U.S. reduces troop presence in Iraq to 50,000

WASHINGTON - The United States has completed the drawdown of its forces to Iraq to 50,000 ahead of the scheduled Aug. 31 date, a senior administration official said on Wednesday.



By (Reuters)

Published: Thu 19 Aug 2010, 8:38 AM

Last updated: Mon 6 Apr 2015, 5:49 AM

He added the combat mission was not yet over and would continue until Aug. 31.

“We have drawn down to 50,000, but to be clear, the mission changes on the 31st, when brigades that are left are re-missioned to advise-and-assist brigades,” a senior Obama administration said.

The Pentagon has said the remaining 50,000 troops will also continue to train Iraqi armed forces and police units.

NBC News reported that the last U.S. combat troops had left Iraq and crossed the border into Kuwait, more than seven years after a U.S.-led invasion toppled Iraqi dictator Saddam Hussein.

An NBC reporter traveling with the convoy said the troops from the 4th Stryker Brigade drove through the night and arrived in Kuwait just before 4 a.m. local time, with TV footage showing the convoy rolling through the border gates and the gate shutting as the last vehicle passed through.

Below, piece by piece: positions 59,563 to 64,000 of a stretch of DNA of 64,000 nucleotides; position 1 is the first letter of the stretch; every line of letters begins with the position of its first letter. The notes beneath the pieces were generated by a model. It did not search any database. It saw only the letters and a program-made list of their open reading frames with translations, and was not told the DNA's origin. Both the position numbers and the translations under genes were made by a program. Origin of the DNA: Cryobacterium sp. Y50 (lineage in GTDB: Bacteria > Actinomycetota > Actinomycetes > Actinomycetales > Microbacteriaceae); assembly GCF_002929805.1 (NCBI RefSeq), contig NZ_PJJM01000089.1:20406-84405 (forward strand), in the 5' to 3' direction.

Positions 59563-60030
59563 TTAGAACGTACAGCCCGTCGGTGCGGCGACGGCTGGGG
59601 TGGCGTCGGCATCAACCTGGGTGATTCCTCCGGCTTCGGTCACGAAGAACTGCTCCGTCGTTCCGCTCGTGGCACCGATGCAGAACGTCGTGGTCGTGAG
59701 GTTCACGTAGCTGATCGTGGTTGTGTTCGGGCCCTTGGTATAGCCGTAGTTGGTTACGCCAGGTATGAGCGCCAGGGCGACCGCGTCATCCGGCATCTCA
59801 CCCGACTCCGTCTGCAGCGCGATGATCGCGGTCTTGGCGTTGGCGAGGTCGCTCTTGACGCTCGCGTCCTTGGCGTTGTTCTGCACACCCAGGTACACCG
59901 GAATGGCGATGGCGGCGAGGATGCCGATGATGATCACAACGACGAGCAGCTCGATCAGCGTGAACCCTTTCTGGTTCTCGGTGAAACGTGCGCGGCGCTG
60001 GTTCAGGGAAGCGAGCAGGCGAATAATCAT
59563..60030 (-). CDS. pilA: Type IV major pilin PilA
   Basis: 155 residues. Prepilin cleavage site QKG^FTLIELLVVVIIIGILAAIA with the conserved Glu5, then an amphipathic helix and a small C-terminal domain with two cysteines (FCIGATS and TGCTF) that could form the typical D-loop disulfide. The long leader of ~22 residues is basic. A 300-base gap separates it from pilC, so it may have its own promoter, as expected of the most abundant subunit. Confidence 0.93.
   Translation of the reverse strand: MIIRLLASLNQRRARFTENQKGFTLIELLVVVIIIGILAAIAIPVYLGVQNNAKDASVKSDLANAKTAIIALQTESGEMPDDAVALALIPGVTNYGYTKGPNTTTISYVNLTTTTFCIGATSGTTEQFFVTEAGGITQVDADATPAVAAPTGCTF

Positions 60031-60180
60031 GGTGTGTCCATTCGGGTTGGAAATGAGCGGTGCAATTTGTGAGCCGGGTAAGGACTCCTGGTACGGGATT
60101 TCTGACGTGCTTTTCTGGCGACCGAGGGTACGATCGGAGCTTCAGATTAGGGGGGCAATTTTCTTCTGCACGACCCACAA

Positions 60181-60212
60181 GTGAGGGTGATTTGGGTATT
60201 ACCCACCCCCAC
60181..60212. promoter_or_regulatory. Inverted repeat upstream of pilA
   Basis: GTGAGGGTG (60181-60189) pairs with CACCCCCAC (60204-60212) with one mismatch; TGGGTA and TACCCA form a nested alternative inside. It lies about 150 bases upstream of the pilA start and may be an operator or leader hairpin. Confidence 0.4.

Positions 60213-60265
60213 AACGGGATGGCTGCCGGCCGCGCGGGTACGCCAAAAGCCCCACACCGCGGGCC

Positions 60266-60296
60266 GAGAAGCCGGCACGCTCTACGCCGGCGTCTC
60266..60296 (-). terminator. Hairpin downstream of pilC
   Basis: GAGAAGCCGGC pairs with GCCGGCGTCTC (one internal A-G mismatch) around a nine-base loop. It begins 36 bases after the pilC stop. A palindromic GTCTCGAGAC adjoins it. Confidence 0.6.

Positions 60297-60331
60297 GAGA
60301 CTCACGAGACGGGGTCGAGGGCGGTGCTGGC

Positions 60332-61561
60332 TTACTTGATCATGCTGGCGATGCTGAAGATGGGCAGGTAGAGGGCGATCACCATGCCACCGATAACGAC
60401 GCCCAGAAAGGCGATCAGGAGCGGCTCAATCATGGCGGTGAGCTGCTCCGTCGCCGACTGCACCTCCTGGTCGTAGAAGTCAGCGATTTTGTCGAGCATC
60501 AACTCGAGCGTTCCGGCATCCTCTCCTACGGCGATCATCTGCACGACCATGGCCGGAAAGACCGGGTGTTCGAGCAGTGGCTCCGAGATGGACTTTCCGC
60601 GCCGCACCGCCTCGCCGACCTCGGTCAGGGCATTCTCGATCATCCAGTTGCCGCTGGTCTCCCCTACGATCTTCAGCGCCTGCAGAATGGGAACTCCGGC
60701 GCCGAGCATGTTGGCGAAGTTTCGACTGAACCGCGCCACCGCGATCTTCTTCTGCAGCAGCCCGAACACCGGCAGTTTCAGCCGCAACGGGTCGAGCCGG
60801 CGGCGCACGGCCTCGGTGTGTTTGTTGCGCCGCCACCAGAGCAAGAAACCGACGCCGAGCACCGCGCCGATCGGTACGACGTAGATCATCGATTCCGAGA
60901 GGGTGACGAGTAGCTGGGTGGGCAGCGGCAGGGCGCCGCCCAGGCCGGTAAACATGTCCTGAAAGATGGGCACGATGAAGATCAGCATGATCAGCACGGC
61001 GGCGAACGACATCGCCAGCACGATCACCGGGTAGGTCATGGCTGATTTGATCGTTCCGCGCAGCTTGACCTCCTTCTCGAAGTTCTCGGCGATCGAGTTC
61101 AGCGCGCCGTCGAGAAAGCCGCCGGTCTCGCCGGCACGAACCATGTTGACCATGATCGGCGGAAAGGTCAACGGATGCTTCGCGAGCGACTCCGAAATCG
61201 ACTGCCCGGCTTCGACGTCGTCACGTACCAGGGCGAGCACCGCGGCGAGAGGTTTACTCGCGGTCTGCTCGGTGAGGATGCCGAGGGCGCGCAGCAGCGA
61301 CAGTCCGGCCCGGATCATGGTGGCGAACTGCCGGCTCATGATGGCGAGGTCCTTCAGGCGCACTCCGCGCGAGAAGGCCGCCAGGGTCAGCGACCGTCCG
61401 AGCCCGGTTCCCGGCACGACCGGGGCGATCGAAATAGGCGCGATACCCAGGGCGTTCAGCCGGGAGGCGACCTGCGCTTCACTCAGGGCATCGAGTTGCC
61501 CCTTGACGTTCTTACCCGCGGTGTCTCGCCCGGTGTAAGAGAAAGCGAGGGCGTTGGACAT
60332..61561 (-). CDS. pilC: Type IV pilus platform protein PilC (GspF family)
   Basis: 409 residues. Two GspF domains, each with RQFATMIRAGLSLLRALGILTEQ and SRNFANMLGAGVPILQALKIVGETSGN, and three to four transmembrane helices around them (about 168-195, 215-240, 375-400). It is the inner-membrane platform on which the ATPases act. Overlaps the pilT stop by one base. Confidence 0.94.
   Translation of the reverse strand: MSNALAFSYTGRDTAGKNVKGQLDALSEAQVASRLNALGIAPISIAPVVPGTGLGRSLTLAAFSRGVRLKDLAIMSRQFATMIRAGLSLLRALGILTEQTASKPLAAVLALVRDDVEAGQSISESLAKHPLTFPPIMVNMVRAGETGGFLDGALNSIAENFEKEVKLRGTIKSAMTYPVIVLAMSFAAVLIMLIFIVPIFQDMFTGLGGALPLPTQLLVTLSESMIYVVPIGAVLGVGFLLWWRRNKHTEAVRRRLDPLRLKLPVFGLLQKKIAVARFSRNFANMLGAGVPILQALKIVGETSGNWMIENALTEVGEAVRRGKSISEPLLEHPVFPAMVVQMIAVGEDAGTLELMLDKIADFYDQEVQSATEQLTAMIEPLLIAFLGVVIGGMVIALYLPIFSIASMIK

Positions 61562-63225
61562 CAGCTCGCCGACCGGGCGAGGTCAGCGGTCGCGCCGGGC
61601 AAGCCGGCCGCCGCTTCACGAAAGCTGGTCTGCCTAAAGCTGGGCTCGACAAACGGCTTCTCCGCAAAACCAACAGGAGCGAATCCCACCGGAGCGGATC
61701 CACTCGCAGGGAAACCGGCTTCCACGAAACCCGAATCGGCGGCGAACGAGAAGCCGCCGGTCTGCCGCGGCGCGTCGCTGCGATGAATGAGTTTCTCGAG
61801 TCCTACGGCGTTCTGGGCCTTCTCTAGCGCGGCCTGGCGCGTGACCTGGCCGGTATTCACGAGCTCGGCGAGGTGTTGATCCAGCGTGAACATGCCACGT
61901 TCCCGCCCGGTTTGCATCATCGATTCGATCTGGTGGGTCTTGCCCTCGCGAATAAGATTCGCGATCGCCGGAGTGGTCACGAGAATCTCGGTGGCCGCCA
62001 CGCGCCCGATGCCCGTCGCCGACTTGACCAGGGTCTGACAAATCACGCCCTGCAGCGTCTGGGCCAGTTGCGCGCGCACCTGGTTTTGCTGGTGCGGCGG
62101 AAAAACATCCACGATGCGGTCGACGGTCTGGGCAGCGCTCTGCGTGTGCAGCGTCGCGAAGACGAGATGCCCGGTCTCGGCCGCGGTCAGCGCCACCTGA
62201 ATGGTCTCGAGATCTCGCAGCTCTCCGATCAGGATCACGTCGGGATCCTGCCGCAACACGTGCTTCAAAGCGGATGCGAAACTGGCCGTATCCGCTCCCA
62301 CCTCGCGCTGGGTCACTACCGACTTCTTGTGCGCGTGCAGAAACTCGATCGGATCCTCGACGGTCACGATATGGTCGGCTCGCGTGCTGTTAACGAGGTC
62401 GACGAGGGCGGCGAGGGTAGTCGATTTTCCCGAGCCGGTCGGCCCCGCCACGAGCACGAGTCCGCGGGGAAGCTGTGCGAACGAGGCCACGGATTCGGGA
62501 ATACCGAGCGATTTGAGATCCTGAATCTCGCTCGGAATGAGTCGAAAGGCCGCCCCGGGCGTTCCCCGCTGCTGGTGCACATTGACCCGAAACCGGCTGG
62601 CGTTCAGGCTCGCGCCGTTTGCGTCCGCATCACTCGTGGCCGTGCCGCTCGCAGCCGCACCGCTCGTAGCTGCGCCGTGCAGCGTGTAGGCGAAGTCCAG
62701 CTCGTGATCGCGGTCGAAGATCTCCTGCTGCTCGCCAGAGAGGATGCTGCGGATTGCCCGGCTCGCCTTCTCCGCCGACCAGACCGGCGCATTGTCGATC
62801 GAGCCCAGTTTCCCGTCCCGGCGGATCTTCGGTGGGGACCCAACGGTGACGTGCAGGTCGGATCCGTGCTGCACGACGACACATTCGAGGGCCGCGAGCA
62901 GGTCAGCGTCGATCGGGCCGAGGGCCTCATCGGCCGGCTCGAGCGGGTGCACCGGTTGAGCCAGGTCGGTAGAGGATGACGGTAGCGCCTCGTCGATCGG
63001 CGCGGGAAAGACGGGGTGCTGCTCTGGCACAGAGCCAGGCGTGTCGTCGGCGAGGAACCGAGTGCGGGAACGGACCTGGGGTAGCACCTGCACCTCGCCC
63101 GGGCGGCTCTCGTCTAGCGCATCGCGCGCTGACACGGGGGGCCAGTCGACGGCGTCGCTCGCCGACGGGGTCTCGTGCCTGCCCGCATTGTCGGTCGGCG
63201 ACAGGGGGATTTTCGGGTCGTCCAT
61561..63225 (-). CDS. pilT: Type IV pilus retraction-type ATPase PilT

Administration officials said the NBC report was premature. The official said it had never been the U.S. intention to wait until Aug. 31 to remove the last troops scheduled for the drawdown.

As a presidential candidate, President Barack Obama campaigned to end the war responsibly, and as president he has been explicit in his assurances to Americans that not a single U.S. service member will remain in Iraq come Jan. 1, 2012.

While violence has dipped sharply since the height of sectarian warfare from 2006-2007, Iraq is still extremely fragile and its leaders have not resolved a number of politically explosive issues that could easily trigger renewed fighting.

The war in Iraq has gone on longer than the U.S. Civil War, World War One and World War Two. Opinion polls show Americans are tired of nearly a decade of war in Afghanistan and Iraq.

As of Wednesday, the Defense Department said there were 4,419 U.S. military deaths since the Iraq invasion.


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